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Camp is a labor of  love for health professionals

 August 17,

(WINTHROP, Maine) - Every August for more than a dozen years, Portland-based asthma and allergy doctor Jon Musmand has packed his stethoscope with his sleeping bag and headed to Maine's only overnight camp for children with asthma where he volunteers as the program's Medical Director. This week at AH! Asthma Camp, Dr. Musmand joins with health care colleagues from all over the state, whose day jobs as physicians, nurses, and respiratory therapists take a back seat as they volunteer their time and expertise to a group of 32 children with severe asthma, many of whom have never been away from home before. 

Asthma Campers are joining more than 170 other campers at the State of Maine YMCA Camp on Lake Cobbosseecontee in Winthrop.   MaineHealth, the parent organization of Maine Medical Center and the Barbara Bush Children's Hospital, is the primary sponsor of the camp. Major co-sponsors this year are Anthem Blue Cross and Blue Shield in Maine and TDBanknorth.

In addition to health professionals who volunteer their own time, three hospitals (Maine Medical Center, St. Mary's Regional Medical Center, and Southern Maine Medical Center) provide release time for staff clinicians to work at camp.  CEOs from MaineHealth, Southern Maine Medical Center, Maine Medical Center, and Anthem will converge at AH! Camp today for a friendly competition with campers and the clinical staff.  Bill Caron, MaineHealth's CEO, says he looks forward to visiting asthma camp every year to personally thank the clinicians who make the program possible.

How does Asthma Camp differ from other summer camp experiences?  Drop-off day is pretty much like any other camp, if you don't count the boxes of carefully marked asthma medications and devices, and the overly-anxious family members, many of whom are saying goodbye to their children for their first-ever overnights away from home.  Doctors, nurses, and respiratory therapists on duty reassure parents that their children will have round-the-clock medical coverage. 

Asthma Campers take part in all the typical summer camp activities like swimming, kayaking, and arts and crafts - with one big addition.  Every day, they take part in hour long lessons on asthma self management, many learning for the first time how to take care of their asthma themselves.  According to Rhonda Vosmus, an experienced respiratory therapist and certified asthma educator based at Maine Medical Center who doubles as the Camp Coordinator, the kids who are selected to attend Camp tend to have numerous emergency room visits.  "Two of this year's campers have spent time this year in intensive care. We want to do everything we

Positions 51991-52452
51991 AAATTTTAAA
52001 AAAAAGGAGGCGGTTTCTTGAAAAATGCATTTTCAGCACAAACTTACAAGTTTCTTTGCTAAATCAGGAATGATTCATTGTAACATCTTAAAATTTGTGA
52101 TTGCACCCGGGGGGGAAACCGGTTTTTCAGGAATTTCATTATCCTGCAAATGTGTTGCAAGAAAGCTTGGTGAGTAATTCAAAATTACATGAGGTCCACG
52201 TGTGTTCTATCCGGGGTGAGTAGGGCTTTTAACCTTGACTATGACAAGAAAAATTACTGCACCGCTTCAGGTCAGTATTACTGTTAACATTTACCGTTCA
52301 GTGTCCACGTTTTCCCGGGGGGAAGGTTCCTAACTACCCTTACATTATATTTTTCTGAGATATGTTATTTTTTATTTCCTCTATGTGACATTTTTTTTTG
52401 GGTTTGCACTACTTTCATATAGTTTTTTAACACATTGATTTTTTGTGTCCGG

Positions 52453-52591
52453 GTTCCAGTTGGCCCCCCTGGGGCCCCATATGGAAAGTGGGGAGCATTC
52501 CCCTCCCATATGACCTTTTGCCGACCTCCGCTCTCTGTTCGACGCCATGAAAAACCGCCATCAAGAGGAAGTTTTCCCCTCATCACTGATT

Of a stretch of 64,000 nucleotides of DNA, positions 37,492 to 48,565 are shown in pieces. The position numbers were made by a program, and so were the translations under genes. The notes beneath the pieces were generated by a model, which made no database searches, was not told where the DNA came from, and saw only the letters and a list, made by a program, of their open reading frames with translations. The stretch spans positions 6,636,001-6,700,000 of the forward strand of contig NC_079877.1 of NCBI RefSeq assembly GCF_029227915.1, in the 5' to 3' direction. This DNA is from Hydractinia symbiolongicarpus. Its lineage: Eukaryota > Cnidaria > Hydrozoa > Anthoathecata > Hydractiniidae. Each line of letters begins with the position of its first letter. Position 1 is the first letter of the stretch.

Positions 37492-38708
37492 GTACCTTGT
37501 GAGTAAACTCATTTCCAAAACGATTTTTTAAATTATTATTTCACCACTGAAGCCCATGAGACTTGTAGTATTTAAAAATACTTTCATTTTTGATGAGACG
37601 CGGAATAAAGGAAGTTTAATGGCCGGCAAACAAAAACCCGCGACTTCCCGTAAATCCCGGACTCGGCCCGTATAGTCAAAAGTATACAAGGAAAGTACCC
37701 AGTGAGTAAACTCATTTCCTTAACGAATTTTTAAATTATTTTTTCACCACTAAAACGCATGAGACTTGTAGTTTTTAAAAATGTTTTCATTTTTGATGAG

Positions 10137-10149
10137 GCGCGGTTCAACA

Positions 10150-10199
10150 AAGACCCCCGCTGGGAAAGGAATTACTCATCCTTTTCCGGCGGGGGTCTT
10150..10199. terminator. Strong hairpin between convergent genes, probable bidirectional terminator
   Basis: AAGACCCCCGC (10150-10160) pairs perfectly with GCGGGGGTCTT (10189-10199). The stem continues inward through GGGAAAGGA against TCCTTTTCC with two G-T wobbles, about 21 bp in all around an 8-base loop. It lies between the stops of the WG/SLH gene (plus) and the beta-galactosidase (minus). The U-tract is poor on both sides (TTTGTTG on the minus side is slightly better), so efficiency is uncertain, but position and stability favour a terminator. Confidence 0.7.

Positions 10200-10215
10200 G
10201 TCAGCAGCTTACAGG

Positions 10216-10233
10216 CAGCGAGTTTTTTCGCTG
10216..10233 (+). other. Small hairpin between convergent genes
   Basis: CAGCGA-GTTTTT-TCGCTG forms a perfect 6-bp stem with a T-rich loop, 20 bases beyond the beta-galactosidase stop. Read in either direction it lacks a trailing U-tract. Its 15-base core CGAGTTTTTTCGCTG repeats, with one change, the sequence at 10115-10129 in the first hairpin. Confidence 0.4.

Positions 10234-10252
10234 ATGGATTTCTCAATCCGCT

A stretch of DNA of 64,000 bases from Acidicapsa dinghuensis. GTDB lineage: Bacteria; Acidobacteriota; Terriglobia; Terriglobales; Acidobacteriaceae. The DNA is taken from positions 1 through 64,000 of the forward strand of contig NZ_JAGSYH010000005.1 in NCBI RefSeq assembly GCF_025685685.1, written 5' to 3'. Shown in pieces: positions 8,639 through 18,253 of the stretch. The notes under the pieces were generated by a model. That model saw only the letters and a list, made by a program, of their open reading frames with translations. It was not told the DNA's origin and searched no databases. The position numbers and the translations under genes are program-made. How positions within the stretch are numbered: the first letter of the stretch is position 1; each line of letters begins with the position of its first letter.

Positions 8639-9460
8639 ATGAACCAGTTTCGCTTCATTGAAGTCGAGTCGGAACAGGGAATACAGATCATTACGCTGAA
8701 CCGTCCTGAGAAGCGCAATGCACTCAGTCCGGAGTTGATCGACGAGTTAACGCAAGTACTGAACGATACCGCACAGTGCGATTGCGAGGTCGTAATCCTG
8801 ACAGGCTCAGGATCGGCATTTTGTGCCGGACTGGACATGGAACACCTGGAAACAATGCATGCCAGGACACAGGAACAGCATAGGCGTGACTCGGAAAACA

can to help these kids and their families understand how they can avoid preventable hospitalizations," she pointed out.  In addition to special lessons, Asthma Campers stop in at the medical office twice a day to check air flows and medications - visits that are likely to be rewarded with a frosty Popsicle by the good-natured medical crew. 

Aided by Vosmus, Dr. Musmand and other members of the medical team routinely review each child's medical records and double check medications. Many of the clinicians who volunteer for asthma camp duty come back year after year - despite the fact that they don't get paid, sleep on bunk beds, and eat camp food (although it's of excellent quality, according to first-hand reports).  In fact, last year's entire complement of medical staff couldn't wait to sign up again, according to Vosmus, who starts working each January with a small committee to recruit potential campers and tend to all the details that keep the operation running smoothly. 

Camp does provide a few perks for the clinical staff - no white coats are necessary, and instead of stuffy exam rooms, fresh air and sunshine are available in unlimited quantities.  It's also a chance to really connect with kids who need help, according to Jody O'Farrell, a registered respiratory therapist and health coach whose "real" job is providing telephonic counseling and coaching to patients with all kinds of respiratory diseases.  O'Farrell, who lives in Gray, says that she volunteers to spend her vacation time at Camp because she sees first hand what a great impact it has on kids' lives.  "Even the young ones learn how to use their medicine correctly, and how to stay away from things that trigger their asthma."  This summer is O'Farrell's third consecutive Asthma Camp.  Her goal?  "To keep on coming, as long as there are kids with
asthma here in Maine."

Maine has the second highest rate of adult asthma in New England, behind Massachusetts, and the highest rate of asthma among children in the region. More than 28,000 children in Maine under the age of 18 have asthma, over 13% of the population.  The disease is responsible for more school absences than any other chronic health condition.  Since 1998, MaineHealth's AH! Asthma Health program has been working to improve outcomes among children and adults throughout Maine, in collaboration with community partners such as the American Lung Association of Maine and the Maine Centers for Disease Prevention and Control.  For more information about the AH! Asthma Health Program, visit the MaineHealth website at www.mainehealth.org and click on "Health Information for Patients." 

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